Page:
Other secondary crashes happen when drivers slow to gawk at nonhuman scavengers. “It happens with coyotes,” Luhman told me, “but mostly with eagles perched on deer carcasses. We get people up from the city who have never seen an eagle that close. They hit the brakes to get a better look, someone else is tailgating, and there you go.” On rare occasions, other drivers collide with gluttonous, overloaded eagles struggling to gain altitude as they flap out into the road.

If vehicles at the crash site are badly damaged, Luhman takes plenty of photos. To help drivers prove to their insurance company that a deer was involved, he always tries to get a few shots of evidence visible on the vehicle itself—usually in the form of hair, blood, or “other bodily fluids.” Then it’s time for a little paperwork. If there’s only one vehicle involved and no injuries, troopers can use an abbreviated form. That’s always a relief for everyone concerned. The long form requires Luhman to collect more information, describe the situation in more detail, and even sketch a diagram of the scene.

Here in Wisconsin, there’s also a special roadkill possession form. The law states that when drivers are still on the scene, they have first chance at the deer. Luhman always offers, and he never makes assumptions based on drivers’ age or gender—or, for that matter, the age and type of vehicle. Although some deer do end up splattered, splintered, or smeared by a collision, most are surprisingly intact. And even if the front of the deer is in rough shape, there could be a lot of good meat left on the hindquarters.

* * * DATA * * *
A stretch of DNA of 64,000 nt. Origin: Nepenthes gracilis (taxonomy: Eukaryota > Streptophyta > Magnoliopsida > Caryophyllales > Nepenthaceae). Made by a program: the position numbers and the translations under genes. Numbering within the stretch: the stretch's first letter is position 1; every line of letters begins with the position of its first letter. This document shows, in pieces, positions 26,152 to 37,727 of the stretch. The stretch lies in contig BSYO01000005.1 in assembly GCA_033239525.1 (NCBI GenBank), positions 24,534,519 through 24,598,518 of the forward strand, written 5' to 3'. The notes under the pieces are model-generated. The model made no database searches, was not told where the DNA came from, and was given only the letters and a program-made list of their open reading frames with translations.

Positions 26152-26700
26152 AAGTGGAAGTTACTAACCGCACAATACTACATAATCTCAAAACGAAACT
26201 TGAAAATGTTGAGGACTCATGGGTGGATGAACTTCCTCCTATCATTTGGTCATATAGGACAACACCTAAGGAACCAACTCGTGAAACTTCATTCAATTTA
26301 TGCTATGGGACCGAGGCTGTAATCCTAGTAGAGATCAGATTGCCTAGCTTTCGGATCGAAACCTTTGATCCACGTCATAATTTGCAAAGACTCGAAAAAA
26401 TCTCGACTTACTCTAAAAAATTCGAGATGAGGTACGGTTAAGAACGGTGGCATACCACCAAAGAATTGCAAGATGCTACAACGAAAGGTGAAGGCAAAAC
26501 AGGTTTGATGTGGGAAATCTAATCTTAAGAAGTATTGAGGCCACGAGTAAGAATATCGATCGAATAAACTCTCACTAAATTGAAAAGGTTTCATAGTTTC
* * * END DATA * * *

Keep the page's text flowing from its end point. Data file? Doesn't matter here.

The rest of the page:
“I hate to see a deer go to waste,” Luhman told me, “and they rarely do.” Luhman patrols a county that’s not especially prosperous. While he’s at the scene, it’s common for other drivers to pull over and ask if the deer might still be available. And if the county has dispatched him to the scene, chances are good that someone listening to a police scanner will call the sheriff’s department to ask if the driver wants the deer. The county often receives one or two of these calls before Luhman even arrives.

After the driver, however, Luhman always give first priority to people on the list he carries in his pocket. It’s a list of names and phone numbers that have been given to him by people who are out of work and having a tough time making ends meet. “They usually come up to me when I’m stopped at the gas station,” he told me. “It’s not like they have many other opportunities. They’ll look to make sure no one else is nearby, and then they’ll walk over and hand me a phone number. I visit with them for a minute, but only if they want. Sometimes they’ll tell me about their situation. I put them on my list.”